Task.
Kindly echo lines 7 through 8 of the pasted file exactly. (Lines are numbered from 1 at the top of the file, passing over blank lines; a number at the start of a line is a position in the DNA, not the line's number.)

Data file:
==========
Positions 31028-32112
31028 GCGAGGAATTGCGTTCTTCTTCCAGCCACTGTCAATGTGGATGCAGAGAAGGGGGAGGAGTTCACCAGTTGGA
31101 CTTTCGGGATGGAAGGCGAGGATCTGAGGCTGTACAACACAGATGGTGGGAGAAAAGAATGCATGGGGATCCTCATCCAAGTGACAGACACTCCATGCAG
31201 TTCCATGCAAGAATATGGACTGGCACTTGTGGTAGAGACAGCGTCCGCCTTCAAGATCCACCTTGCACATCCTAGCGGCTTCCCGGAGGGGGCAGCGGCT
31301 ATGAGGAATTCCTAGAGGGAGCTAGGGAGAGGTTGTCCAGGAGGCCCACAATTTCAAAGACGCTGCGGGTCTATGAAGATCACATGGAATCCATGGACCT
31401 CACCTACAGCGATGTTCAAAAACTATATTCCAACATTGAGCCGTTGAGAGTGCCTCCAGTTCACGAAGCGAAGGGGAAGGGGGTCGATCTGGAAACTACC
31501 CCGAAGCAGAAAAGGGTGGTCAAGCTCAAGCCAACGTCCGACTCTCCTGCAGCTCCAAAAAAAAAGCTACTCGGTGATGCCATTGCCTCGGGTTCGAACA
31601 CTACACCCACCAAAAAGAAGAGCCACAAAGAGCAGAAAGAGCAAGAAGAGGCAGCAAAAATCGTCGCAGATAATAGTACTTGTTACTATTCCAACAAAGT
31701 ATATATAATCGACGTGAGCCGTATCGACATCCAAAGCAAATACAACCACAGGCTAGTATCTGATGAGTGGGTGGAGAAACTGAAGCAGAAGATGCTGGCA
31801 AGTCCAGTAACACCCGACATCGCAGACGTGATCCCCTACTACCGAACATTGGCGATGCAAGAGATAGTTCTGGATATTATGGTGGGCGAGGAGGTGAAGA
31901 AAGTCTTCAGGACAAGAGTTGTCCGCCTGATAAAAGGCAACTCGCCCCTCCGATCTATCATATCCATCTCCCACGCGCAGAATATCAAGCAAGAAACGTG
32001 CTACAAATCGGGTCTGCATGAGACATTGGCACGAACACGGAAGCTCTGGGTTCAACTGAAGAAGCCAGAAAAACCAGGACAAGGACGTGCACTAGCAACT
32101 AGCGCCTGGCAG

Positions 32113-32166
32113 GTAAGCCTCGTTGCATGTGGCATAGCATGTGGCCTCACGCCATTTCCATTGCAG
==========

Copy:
31501 CCGAAGCAGAAAAGGGTGGTCAAGCTCAAGCCAACGTCCGACTCTCCTGCAGCTCCAAAAAAAAAGCTACTCGGTGATGCCATTGCCTCGGGTTCGAACA
31601 CTACACCCACCAAAAAGAAGAGCCACAAAGAGCAGAAAGAGCAAGAAGAGGCAGCAAAAATCGTCGCAGATAATAGTACTTGTTACTATTCCAACAAAGT